wine production

Suppose that you have a budget of US$10,000 and an availability of 1,200 man-days during the planning horizon. Formulate and solve graphically a Linear Programming model for this problem. Clearly outline the domain of feasible solutions and the process used to find the optimal solution and the optimal value.

Decision Variables:

  • X_{1} : Hectares intended for growing Sauvignon Blanc
  • X_{2} : Hectares intended for growing Chardonnay

Objective Function:

Maximize 50X_{1}+120X_{2}


  • X_{1}+X_{2}\leq 110
  • 100X_{1}+200X_{2}\leq 10.000
  • 10X_{1}+30X_{2}\leq 1.200
  • X_{1},X_{2}\geq 0

Where the restrictions are associated with the maximum availability of hectares for planting, available budget, man-hours in the planting period and non-negativity, respectively.

The following graph shows the representation of the winemaking company problem. The shaded area corresponds with the domain of feasible solutions, where the optimal basic feasible solution is reached at vertex C, where the budget and man-days restraints are active. Thus solving said equation system the coordinate of the optimal solution is found where X_{1}=60 and X_{2}=20 (hectares). The optimal value is V(P)=50(60)+120(20)=5.400 (dollars).

wine graphic solution

Exercise #3: A company produces two different products. One of them needs 1/4 of an hour of assembly work per unit, 1/8 of an hour in quality control work and US$1.2 in raw materials. The other product requires 1/3 of an hour of assembly work per unit, 1/3 of an hour in quality control work and US$0.9 in raw materials. Given the current availability of staff in the company, each day there is at most a total of 90 hours available for assembly and 80 hours for quality control. The first product described has a market value (sale price) of US$8.0 per unit. In addition, the maximum amount of daily sales for the first product is estimated to be 200 units, without there being a maximum limit of daily sales for the second product.

Formulate and solve graphically a Linear Programming model that will allow the company to maximize profits.

Decision Variables:

  • X_{1} : Product 1 units to be produced daily
  • X_{2} : Product 2 units to be produced daily

Objective Function:

Maximize (9-1.2)X_{1}+(8-0.9)X_{2}=7.8X_{1}+7.1X_{2}


  • \frac{X_{1}}{4}+\frac{X_{2}}{3}\leq 90
  • \frac{X_{1}}{8}+\frac{X_{2}}{3}\leq 80
  • X_{1}\leq 200
  • X_{1},X_{2}\geq 0

The first constraint represents the daily assembly time constraints. The second constraint is the availability of time for quality control (also daily). The third constraint establishes an upper bound for the manufacturing and daily sales of Product 1. In addition, the non-negativity conditions for the decision variables are included.

The domain of feasible solutions has 5 vertexes that correspond with the problem’s optimal candidates. In particular the optimal vertex is D such that the optimal solution is X_{1}=200 and X_{2}=120 with an optimal value V(P)=7.8(200)+7.1(120)=2,412 that corresponds with the maximum profit for the company.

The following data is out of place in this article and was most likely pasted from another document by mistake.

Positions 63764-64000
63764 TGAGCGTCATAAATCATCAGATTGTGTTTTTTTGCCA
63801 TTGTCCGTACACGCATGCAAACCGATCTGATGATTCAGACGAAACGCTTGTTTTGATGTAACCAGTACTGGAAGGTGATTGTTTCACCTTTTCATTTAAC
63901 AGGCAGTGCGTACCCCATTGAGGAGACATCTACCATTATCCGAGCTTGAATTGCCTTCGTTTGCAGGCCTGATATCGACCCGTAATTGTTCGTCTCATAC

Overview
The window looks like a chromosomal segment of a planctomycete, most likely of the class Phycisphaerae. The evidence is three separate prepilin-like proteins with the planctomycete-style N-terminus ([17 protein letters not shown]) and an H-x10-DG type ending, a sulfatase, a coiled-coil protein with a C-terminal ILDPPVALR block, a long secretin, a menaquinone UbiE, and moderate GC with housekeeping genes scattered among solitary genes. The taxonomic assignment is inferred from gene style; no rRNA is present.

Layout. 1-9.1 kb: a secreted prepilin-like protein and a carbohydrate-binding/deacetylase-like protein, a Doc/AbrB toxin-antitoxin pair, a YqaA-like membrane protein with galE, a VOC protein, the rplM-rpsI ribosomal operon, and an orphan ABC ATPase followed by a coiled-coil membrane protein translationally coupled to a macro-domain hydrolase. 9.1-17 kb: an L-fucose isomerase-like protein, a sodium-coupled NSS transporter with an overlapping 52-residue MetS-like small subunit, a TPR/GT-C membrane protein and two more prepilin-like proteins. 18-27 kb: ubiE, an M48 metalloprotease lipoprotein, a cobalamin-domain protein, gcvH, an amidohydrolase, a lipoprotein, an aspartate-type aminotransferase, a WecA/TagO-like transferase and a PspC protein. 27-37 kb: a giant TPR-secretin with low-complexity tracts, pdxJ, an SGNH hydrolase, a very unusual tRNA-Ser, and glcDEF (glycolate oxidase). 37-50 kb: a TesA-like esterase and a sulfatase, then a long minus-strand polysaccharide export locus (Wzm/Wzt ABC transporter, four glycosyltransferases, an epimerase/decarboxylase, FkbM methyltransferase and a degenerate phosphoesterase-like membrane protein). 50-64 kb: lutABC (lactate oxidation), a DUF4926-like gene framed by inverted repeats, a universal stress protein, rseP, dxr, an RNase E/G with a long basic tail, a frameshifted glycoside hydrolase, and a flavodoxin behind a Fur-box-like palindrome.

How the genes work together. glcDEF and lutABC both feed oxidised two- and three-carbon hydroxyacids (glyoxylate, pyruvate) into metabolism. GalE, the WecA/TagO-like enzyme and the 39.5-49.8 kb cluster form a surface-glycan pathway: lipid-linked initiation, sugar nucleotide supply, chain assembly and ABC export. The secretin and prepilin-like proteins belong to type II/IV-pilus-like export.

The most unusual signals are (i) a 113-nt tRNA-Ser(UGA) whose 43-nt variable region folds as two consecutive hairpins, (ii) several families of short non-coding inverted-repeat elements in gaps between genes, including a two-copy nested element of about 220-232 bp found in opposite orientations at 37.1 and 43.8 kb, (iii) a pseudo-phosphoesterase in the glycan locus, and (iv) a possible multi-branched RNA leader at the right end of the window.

graphical method linear programming

Important: On the date of this publication we have more than 15 articles that deal with Linear Programming that we recommend you review, where we go over the graphical solution to these types of models as well as solutions that use algorithms like the Simplex Method and the computational implementation with tools such as Solver and What’sBest!, among others.

10 Things You need to know about Simplex Method

The Simplex Method was developed by George Dantzing in 1947. It is without a doubt the most popular algorithm when it comes to solving a Linear Programming (LP) model, and it plays a major role in the introduction to Operations Research (OR).

Today we’re presenting a summary of 10 main concepts about the use and application of the Simplex Method for our users to be able to have a first approach to the method, while paying attention to some characteristic aspects:

Simplex Method (10 Things You need to know)

  1. History: In 1947 it was first published by George Dantzing, an American mathematician.
  2. Standard Form: The Simplex Method’s application requires the Linear Programming model to be on its standard form.
  3. Basic Feasible Solution (BFS): A basic feasible solution matches a vertices in domain of a Linear Programming model’s feasible solutions.
  4. Optimality Criterion: The Basic feasible solution is optimal if and only if the reduced costs of all the nonbasic variables are higher or equal to zero.
  5. Infinite Solutions: This case is seen when there are reduced costs equal to zero in one or more optimal nonbasic variables.
  6. Unbounded Problem: This case is seen when, while doing the calculus of the variable which leaves the base, all the elements ykj of the column j in the tableau are negative.
  7. Infeasible Problem: This is the case when the optimal value of the problem in Phase 1 (in a Two Phase Simplex Method) is nonzero.